2. moderate ethanol consumption;

3. high consumption of legumes;

4. high consumption of cereals (including bread);

5. high consumption of fruits;

6. high consumption of vegetables;

7. low consumption of meat and meat products; and

8. moderate consumption of milk and dairy products.

Most of these features are found in many diets in that region. The characteristic component is olive oil, and many equate a Mediterranean diet with consumption of olive oil.

A secondary prevention trial of dietary intervention in survivors of a first recent myocardial infarction (the Lyon Heart study), which aimed to study the cardioprotective effects of a 'Mediterranean type' of diet, actually left out its most characteristic component, olive oil. The main fat source was rapeseed oil. Vegetables and fruits were also increased in the diet. On a 4-year follow-up, the study reported a 72% reduction in cardiac death and nonfatal myocardial infarction. The risk of overall mortality was lowered by 56%. Large cohort studies in Greece and in several elderly European population groups have also recently reported a protective effect against CHD and better over all survival in persons consuming a Mediterranean type of diet. The protection was afforded by the composite diet rather than by any single component. Improvement in metabolic syndrome and reduction of inflammatory markers has also been observed with this diet, which may explain part of the protection against CHD.

DASH Diets

A composite diet, employed in the Dietary Approaches to Stop Hypertension (DASH) trials, has been found to be very effective in reducing blood pressure in persons with clinical hypertension as well as in people with blood pressure levels below that threshold. This diet combines fruits and vegetables with food products that are low in saturated fats. The blood pressure lowering effect is even greater when the DASH diet is modified to reduce the sodium content. Though the effects on CHD prevention have not been directly studied, the blood pressure and lipid-lowering effects of the low salt-DASH diet are likely to have a substantial impact on CHD risk.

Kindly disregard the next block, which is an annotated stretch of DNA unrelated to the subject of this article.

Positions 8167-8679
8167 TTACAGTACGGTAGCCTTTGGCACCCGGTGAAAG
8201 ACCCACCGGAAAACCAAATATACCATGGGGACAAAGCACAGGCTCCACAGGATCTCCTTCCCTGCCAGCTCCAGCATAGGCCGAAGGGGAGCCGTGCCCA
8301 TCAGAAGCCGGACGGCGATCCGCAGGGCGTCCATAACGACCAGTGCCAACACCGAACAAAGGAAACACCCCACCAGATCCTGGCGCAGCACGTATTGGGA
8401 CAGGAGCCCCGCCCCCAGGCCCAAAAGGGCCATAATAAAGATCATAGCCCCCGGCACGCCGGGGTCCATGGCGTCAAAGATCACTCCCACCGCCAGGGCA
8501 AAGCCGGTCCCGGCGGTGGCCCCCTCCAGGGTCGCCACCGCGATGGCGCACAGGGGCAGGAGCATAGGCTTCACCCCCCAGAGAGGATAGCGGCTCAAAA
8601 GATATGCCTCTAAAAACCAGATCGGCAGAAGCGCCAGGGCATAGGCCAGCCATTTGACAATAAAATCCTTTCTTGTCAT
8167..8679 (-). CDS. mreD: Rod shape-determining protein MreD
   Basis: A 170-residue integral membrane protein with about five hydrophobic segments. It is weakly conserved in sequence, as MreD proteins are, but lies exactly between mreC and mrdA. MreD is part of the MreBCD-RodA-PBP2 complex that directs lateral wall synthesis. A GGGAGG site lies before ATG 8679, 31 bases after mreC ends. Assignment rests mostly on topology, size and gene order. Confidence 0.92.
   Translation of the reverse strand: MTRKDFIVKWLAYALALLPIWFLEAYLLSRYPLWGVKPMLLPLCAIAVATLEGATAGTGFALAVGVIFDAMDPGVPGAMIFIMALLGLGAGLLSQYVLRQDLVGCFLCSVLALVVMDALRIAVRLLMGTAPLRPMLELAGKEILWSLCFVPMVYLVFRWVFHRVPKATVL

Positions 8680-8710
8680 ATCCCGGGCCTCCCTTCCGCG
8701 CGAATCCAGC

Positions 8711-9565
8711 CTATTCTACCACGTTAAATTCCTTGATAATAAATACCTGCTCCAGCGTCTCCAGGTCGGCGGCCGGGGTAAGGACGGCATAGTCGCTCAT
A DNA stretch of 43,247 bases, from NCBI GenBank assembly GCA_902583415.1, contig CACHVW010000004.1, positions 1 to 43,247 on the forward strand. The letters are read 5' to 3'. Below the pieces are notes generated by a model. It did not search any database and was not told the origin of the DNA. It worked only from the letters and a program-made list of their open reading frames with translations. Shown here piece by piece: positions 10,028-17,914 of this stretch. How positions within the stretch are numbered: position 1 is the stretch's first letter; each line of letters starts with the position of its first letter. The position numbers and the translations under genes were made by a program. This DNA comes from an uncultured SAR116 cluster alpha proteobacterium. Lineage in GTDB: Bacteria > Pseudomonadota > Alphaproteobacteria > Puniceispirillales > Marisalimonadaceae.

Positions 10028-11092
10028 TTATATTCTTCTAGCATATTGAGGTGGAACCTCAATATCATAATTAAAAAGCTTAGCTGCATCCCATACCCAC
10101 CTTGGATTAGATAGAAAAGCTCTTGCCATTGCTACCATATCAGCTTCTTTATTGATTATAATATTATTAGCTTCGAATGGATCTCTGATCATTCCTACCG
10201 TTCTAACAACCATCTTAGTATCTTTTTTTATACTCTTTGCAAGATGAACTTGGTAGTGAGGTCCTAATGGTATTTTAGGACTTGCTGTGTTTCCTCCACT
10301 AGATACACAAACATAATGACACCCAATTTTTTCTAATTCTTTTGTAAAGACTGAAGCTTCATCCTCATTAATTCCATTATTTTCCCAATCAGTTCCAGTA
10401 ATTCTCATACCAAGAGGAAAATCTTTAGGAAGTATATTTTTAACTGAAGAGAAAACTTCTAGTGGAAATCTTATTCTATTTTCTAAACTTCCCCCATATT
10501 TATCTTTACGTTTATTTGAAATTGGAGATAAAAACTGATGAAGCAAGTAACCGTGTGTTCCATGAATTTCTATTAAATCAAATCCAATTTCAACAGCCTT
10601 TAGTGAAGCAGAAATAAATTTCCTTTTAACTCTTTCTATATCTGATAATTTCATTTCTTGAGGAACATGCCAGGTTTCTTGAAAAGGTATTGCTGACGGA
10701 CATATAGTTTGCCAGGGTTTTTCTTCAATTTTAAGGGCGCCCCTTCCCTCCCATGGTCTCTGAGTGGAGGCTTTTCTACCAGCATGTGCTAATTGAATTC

Vegetarian Diets

A reduced risk of CVD has been reported in populations of vegetarians living in affluent countries and in case-control comparisons in developing countries. Reduced consumption of animal fat and increased consumption of fruit, vegetables, nuts, and cereals may underlie such a protective effect. However, 'vegetarian diets' per se need not be healthful. If not well planned, they can contain a large amount of refined carbohydrates and t-FAs, while being deficient in the levels of vegetable and fruit consumption. The composition of the vegetarian diet should, therefore, be defined in terms of its cardioprotective constituents.

Prudent versus Western Patterns

In the Health professionals follow-up study in the US, a prudent diet pattern was characterized by higher intake of vegetables, fruits, legumes, whole grains, fish, and poultry, whereas the Western pattern was defined by higher intake of red meat, processed meat, refined grains, sweets and dessert, French fries, and high-fat dairy products. After adjustment for age and other coronary risk factors, relative risks, from the lowest to the highest quintiles of the prudent pattern score, were 1.0, 0.87, 0.79, 0.75, and 0.70, indicating a high level of protection. In contrast, the relative risks, across increasing quintiles of the western pattern, were 1.0, 1.21, 1.36, 1.40, and 1.64, indicating a mounting level of excess risk. These associations persisted in subgroup analyses according to cigarette smoking, body mass index, and parental history of myo-cardial infarction.

Japanese Diet

The traditional Japanese diet has attracted much attention because of the high life expectancy and low CHD mortality rates among the Japanese. This diet is low in fat and sugar and includes soy, seaweeds, raw fish, and a predominant use of rice. It has been high in salt, but salt consumption has recently been declining in response to Japanese Health Ministry guidelines.

Prevention Pathways

The powerful relationship of specific nutrients, food items and dietary patterns to CHD has been persuasively demonstrated by observational epidemiologi-cal studies (which indicate the potential for primary prevention in populations) and by clinical trials (which demonstrate the impact on secondary prevention in individuals).

Atherosclerotic vascular diseases (especially CHD) are multifactorial in origin. Each of the risk factors operates in a continuous manner, rather than across an arbitrary threshold. When multiple risk factors coexist, the overall risk becomes multiplicative. As a result of these two phenomena, the majority of CHD events occurring in any population arise from any individuals with modest elevations of multiple risk factors rather than from the few individuals with marked elevation of a single risk factor.